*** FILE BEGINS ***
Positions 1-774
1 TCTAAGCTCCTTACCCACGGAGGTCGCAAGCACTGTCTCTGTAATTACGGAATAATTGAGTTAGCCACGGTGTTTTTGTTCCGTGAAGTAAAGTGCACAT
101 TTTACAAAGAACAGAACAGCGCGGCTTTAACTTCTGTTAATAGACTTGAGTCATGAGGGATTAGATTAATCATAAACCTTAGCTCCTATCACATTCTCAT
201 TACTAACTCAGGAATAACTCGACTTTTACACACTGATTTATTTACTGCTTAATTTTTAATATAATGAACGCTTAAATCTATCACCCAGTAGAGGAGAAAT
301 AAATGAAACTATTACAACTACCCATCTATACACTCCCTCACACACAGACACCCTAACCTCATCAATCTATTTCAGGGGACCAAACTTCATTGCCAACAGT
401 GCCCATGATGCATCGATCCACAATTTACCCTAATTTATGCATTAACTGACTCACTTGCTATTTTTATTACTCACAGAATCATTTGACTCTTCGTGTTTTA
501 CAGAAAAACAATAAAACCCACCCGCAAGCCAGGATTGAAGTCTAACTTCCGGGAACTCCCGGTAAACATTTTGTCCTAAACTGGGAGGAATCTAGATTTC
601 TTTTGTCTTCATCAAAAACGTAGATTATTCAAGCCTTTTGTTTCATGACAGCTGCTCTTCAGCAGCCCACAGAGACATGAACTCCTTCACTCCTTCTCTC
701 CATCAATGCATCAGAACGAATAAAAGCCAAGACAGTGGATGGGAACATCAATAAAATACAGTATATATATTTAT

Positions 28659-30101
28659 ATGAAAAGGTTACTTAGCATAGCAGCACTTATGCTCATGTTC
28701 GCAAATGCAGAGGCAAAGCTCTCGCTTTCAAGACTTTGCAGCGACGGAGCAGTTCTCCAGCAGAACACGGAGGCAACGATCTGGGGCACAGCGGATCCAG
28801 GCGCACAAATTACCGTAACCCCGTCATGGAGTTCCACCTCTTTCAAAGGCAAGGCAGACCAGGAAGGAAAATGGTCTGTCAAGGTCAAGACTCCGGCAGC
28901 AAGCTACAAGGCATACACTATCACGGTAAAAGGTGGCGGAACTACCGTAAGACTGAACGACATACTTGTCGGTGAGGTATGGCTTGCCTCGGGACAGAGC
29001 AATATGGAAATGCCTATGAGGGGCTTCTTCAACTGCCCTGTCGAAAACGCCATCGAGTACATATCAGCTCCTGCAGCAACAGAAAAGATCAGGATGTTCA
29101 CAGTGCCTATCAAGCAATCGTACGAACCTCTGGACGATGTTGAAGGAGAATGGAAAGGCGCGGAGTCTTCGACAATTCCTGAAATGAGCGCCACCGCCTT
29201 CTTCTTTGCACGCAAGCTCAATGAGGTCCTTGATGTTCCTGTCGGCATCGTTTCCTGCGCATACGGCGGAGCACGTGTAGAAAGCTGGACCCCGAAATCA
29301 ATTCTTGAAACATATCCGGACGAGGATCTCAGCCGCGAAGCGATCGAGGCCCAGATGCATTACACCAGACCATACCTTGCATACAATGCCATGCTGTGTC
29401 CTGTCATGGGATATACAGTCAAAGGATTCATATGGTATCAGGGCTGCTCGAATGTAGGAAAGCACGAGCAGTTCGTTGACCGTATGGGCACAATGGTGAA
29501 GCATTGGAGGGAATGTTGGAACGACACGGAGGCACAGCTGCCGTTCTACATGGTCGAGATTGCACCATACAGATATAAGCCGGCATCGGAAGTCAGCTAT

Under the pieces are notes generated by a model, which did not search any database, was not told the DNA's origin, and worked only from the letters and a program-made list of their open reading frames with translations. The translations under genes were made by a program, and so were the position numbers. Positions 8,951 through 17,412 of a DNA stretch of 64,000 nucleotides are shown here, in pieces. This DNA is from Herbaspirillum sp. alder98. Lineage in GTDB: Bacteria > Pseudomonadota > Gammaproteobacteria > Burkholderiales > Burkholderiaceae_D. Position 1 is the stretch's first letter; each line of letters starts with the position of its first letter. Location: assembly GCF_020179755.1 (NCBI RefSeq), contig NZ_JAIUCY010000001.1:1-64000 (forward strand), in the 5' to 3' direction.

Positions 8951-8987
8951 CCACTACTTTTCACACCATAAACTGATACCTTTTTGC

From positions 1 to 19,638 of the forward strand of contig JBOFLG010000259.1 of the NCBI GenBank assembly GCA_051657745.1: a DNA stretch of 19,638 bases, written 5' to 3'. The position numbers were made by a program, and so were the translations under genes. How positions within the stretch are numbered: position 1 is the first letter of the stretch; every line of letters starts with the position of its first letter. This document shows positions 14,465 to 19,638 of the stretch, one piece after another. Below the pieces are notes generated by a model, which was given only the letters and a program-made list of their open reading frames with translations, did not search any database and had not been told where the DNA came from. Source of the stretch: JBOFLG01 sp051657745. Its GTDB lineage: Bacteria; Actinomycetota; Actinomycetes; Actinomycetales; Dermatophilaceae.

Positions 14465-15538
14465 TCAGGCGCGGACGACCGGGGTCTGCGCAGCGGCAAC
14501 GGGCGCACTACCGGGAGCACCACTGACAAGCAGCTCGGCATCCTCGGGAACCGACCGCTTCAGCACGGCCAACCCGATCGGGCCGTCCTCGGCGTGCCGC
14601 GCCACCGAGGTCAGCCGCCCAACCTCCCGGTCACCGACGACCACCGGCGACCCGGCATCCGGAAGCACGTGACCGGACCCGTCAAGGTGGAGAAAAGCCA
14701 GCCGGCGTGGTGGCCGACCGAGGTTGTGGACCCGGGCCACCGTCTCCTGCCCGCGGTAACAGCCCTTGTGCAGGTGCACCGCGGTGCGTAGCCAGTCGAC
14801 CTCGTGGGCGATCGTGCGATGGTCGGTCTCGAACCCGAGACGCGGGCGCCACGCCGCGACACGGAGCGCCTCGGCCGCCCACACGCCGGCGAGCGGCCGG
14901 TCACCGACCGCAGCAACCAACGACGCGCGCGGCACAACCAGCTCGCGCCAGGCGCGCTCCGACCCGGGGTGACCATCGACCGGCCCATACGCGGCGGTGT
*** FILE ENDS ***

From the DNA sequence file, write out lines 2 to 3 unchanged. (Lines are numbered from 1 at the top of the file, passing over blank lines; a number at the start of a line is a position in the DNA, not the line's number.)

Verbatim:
1 TCTAAGCTCCTTACCCACGGAGGTCGCAAGCACTGTCTCTGTAATTACGGAATAATTGAGTTAGCCACGGTGTTTTTGTTCCGTGAAGTAAAGTGCACAT
101 TTTACAAAGAACAGAACAGCGCGGCTTTAACTTCTGTTAATAGACTTGAGTCATGAGGGATTAGATTAATCATAAACCTTAGCTCCTATCACATTCTCAT